Why, did prop-driven cars fail to take off, even though they accomplished some noteworthy strides? Can you keep up with the Helica (or is it the Helicron)? Take this quiz to find out!
Propeller-driven cars had unique, distinctive body shapes. What inspired the design of prop-driven cars?
It's advantageous for all vehicles to move through the air as efficiently as possible, but for propeller cars, it's especially important. Designers of prop-driven cars studied airplanes to understand how to direct air through the propeller but reduce wind resistance around the car's cockpit.
We're accustomed to automobiles that function like living rooms -- temperature controlled with entertainment at the ready, isolated from the hazards of the road. But prop-driven cars offered a much different sensory experience. Why was the cockpit open, despite the obvious dangers?
Open cockpits were typical of automobiles and aircraft of the era.
Driver and passenger safety wasn't really a priority at the time; everyone was used to open-air vehicles. Even though some engineers encased the propellers within protective shrouds, the whirling blades still significantly increased the possibility of injury.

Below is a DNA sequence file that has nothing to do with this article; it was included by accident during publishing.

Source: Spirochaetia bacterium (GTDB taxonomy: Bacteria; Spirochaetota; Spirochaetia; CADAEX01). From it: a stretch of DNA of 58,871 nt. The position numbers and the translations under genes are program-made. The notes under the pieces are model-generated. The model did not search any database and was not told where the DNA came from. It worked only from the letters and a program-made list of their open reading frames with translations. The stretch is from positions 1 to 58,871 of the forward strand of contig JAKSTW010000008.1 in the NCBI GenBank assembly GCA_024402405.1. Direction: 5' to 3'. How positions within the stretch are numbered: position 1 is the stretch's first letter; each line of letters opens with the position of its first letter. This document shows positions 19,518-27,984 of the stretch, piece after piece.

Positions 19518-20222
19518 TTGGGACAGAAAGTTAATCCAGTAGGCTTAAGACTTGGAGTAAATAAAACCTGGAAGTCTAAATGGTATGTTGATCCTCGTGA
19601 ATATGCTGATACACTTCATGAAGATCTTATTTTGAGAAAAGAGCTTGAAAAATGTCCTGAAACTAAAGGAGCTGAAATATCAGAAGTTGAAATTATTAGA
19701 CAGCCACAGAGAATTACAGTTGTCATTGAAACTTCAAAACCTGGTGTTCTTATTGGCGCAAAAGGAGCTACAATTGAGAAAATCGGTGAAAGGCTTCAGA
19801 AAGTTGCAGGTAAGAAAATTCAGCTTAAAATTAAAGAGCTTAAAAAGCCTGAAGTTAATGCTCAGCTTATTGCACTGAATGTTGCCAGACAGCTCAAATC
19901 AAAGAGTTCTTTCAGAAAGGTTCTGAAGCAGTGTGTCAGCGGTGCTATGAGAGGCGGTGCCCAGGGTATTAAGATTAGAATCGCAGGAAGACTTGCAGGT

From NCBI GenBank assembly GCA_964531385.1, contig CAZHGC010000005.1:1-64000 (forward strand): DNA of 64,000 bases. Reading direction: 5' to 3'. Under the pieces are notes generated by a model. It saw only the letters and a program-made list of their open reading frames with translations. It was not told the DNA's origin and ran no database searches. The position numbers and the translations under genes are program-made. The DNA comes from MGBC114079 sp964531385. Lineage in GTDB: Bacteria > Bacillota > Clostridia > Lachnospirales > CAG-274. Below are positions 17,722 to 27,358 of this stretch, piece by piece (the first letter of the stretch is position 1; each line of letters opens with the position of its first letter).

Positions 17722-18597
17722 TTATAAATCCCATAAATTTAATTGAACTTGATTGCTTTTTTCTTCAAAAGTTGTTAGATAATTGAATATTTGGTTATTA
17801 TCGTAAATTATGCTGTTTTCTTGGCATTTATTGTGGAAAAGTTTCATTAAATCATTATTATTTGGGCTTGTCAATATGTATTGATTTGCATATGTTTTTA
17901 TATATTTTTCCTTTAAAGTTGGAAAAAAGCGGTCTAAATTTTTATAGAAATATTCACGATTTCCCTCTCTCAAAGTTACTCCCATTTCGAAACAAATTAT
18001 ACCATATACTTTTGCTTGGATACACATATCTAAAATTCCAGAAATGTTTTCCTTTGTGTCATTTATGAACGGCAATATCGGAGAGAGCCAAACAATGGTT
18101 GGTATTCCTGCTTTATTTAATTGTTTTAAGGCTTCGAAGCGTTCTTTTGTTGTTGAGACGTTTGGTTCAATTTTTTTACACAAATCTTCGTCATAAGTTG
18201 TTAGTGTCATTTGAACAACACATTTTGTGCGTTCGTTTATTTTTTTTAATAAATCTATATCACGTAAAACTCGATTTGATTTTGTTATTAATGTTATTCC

It was the best way to enjoy the aromas of the French countryside.
Engineers were experimenting with ejection seats, and didn't want a roof to get in the way of a bailout.
The propeller was on either the front or the back of the car's body.
Designers experimented with the propeller's location. Both front and back mounts worked, but each design had specific problems. A front-mounted prop will create considerable discomfort for the car's occupants from wind resistance and airborne objects; the rear option is only efficient on a tapered body profile.
What kind of engine was originally in the Helicron?
An ABC Scorpion engine
The Helicron was designed with an ABC Scorpion engine, but is currently powered by a Citroen GS 1.3 liter powerplant that can achieve a cruising speed of 30 to 40 miles per hour (48.3 to 64.4 kilometers per hour).
What was the fastest way to stop a prop-driven car?
Push the brake pedal
Reverse the propeller's direction
Although prop-driven cars did have brakes, there was a faster way to slow down or stop. The driver could use the throttle to reverse the propeller (make it spin in the other direction) which instantly created a lot of air resistance and stopped the car. Drifting wasn't really an option without a transmission, clutch, or emergency brake.
The French Blue paint popular on prop-driven cars would be declared unpatriotic in America.
Prop-driven cars were so dangerous, it was only a matter of time before someone famous was decapitated.
Prop-driven cars would eventually become so popular, they would hurt the airplane industry.
In 1912, The New York Times described a hypothetical future in which all disillusioned car owners could remedy their woes by throwing "the offending details on the scrap heap" and modifying their cars with propellers, causing airplane makers to weep for the future.